Where basic science and clinical guidelines collide Perception is that early mobilisation is against basic principles. RICE principle for 7 days minimises pain, swelling to offer best possible conditions for healing process. Kannus et all (2003) Studies cited were for non-contractile tissues (ie ligaments) Prolonged immobilisation is detrimental Early mobilisation of affected tissue increases density of scar formation. (Jarvinen, 1975) What about remodelling???
Accelerated running program Developed by Graham Reid Australian Hockey Physio Injured player on tour Captive audience Good result
Accelerated Running Program Day 0: Ice, Electro modalities, +/- CPM, +/-Ice, Compression etc Day 1: Continue as above. When range in sitting position (Lordotic spine) at 120 or - 10 degrees off full knee extension ? start running program
Progressive Running Program Graham Reid Jogging at variable speed up to 75% Minimal acceleration/deceleration Approx 4 min/km pace Up to 2 kms Variable distances 100mx3, 90mx3, 80mx3, 70mx3, 60mx3, 50mx3, 40mx3, 30mx3: Repeat x 2 Backwards running: 50 x 3, 75 x 6, 40 x 3
Progressive Running Program Graham Reid Once at 75% without pain, start acceleration program 40 – 20 –40 35- 20 –35 30-20-30 25-20-25 20-----20 15-----15
Summary of running program Aggressive but controlled rehab Takes out a lot of the guess work with training loads Many variations – needs to be tailored to the sport and then the individual athlete Addressing causative factors is the most important aspect to hamstring rehabilitation
My approach to pre running criteria (how do you know when the athlete can run ????) Adductor magnus bridges 5 sets of 12 reps Seated knee extension = 10 degrees off straight Single leg long level bridge = pain free
Why does early mobilisation work? Eccentric exercise in a controlled way is functional Improved neural patterning/technical ability Allows progression as quickly as possible with consistent feedback CPM effect- decreases disorganised collagen formation. Maintain extensibility of the muscle Hamstring strains are almost never isolated strains Strengthening in a functional way
Recurrences Scar at its weakest point 10-12 days after injury Time frames will vary - forced by time constraints Analogous to ACL return at 6 months
Eccentrics??? ConcentricEccentric Characteristics of eccentric contraction Produces more force than concentrics Selectively recruits Fast fibers. Fast fibers are bigger and have greater potential for growth than slow fibers. During the eccentric phase of movement, the muscle absorbs energy. This work is done “by stretching the muscle and in this process the muscle absorbs mechanical stress This mechanical energy is dissipated or converted into one or a combination of two energies. 1. Heat 2. Elastic Recoil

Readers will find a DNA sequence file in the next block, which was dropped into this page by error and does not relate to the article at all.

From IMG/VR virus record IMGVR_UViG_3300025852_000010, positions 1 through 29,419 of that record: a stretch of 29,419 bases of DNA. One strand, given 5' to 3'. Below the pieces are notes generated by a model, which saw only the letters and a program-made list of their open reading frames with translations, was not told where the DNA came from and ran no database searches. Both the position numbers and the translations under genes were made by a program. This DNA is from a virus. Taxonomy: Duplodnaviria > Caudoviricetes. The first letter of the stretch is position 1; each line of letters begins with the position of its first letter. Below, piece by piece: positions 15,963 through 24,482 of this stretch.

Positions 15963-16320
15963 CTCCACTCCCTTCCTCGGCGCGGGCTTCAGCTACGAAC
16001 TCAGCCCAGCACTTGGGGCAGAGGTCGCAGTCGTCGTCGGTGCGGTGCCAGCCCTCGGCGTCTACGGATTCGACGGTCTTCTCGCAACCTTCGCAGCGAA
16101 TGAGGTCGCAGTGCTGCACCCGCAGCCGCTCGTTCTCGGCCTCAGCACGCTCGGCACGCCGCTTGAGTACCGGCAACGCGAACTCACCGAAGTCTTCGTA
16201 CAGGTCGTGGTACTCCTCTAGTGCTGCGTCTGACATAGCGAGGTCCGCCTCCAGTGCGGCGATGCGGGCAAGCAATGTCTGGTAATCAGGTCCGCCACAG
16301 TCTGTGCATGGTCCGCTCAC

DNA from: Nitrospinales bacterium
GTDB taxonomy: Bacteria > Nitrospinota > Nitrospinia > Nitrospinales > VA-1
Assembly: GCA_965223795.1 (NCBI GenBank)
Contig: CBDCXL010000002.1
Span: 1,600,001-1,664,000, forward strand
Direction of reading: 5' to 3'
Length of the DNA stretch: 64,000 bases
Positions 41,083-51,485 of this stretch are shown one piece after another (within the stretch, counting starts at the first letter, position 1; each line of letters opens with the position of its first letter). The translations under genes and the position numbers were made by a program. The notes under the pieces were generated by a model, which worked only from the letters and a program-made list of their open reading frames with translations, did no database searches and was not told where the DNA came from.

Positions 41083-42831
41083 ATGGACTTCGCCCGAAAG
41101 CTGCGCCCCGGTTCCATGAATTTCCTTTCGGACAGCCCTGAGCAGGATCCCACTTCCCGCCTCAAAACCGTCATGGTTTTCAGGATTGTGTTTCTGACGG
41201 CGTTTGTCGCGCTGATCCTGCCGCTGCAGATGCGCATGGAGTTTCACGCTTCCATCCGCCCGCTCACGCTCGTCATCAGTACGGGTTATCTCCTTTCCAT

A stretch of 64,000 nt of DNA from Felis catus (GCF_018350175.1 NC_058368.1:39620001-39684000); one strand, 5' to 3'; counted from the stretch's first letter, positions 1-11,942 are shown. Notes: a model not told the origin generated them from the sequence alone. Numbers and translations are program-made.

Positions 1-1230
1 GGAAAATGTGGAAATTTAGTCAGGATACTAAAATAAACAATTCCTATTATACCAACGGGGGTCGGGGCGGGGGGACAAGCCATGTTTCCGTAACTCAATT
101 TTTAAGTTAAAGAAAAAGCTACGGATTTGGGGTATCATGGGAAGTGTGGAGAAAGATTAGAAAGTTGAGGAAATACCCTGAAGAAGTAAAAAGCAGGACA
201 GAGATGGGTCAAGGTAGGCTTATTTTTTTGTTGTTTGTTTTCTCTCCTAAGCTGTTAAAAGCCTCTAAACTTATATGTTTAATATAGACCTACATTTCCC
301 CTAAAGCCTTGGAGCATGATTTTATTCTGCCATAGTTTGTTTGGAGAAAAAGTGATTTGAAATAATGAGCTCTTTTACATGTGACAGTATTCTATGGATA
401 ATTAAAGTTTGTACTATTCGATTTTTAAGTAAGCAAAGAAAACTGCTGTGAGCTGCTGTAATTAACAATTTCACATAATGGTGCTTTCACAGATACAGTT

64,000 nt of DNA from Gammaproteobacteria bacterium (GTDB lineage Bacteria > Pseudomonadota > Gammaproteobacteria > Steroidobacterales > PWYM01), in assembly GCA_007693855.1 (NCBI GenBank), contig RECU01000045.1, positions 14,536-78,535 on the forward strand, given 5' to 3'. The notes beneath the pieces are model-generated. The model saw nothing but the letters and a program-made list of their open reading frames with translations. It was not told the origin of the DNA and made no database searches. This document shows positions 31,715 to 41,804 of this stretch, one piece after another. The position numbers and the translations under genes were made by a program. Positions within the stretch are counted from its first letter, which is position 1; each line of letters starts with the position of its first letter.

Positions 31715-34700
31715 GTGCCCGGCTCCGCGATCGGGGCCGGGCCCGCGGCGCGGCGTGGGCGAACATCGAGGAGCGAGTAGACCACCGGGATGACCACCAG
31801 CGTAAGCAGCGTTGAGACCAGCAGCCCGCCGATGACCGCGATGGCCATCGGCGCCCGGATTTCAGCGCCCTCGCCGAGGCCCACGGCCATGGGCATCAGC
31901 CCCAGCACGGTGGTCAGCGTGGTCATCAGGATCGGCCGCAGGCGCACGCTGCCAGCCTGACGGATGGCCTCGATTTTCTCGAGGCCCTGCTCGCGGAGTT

Key concepts in injury prevention Improve the training regime so that it more accurately reflects sports specific conditions with the goal of improving muscle conditioning; Try and improve fatigue resistance of the hamstring muscle Try and induce a change in the viscoelastic properties of muscle so as to increase energy absorption and decrease load on the muscle-tendon unit for any given length especially in body positions of function and vulnerability to injury. Verrall et al 2005 Br J Sports Med
Can we predict/prevent hamstring strains? Previously injured muscles developed peak torque at significantly shorter range than uninjured muscles Peak torque and quad / hamstring torque ratios were not significantly different Eccentric exercise possibly shifts length-tension curve to the right Most Studies used concentric measurements, Why when we know hamstrings have an eccentric action? ( Brockett et al, 2004: Med Sci Sports & Ex. 36(3))
Predicting/ Preventing muscle strains Role of screening Hamstring range Strength components (Isokinetic) Joint ranges Traditionally, our biggest predictive factor to hamstring strains is previous history of hamstring strain.
Can we predict/prevent hamstring strains? Decreased incidence in soccer players on an eccentric program Askling et al (2003): Scand. J. Med. Sci. Sports 13: 244-250 Decreased hours lost, no of injury and weeks out with intervention program (Verral, BJSM 2005)
Incremental Increase in Eccentric Exercise Drop-catch exercises (Stanton and Purdam 1989 J Orthop Sports Phys Ther) Nordic hamstrings High-velocity eccentric exercises in the final phase of rehabilitation (Geraci 1998)
Points to consider in Footballers Body awareness Requirements of the Sport Limited neural aspects Limited kicking etc. till full running Ball work restricted in initial stages Physical rehabilitation does not replace intensive hands-on approach How to integrated this philosophy with the football management
Sports Specificity relating to hamstring injury prevention Think specific and generic ie Football Ladders Change of direction Backwards/sideways running Shuttles Chase and escape drills Recreate load, stress, strain, joint angles, fatigue index
Case Study Primary hamstring lesion grade 1+ on US Day 1 PRICE crutches 2/7 no NSAIDs Day 3 STR / PNF local electrotherapy + NSAIDs Seated SLR / passive mobilisations Day 5 program Active mobilisations / basic gym program Day 7 Hamstring specific program (powerpoint)
Case Study Contd Day 14 Re US scan good reduction in fluid RTP day 18 Post injury S&C lead eccentric program in place and a physio lead pelvic neuromuscular patterning program with monitoring
Summary Diagnosis is key, use correct imaging modalities Initial treatment is in line with any other soft tissue injury; protection, RICE and early mobilisation. Understand that there is close relationship between hamstring injury, the neural system and lumbar spine pathology
Summary continued Accelerated running programs can be utilised Identify predisposing factors relating to the hamstring injury in that individual athlete Apply an eccentric injury prevention strategy Develop your own strategy related to current research evidence Be sports specific in your approach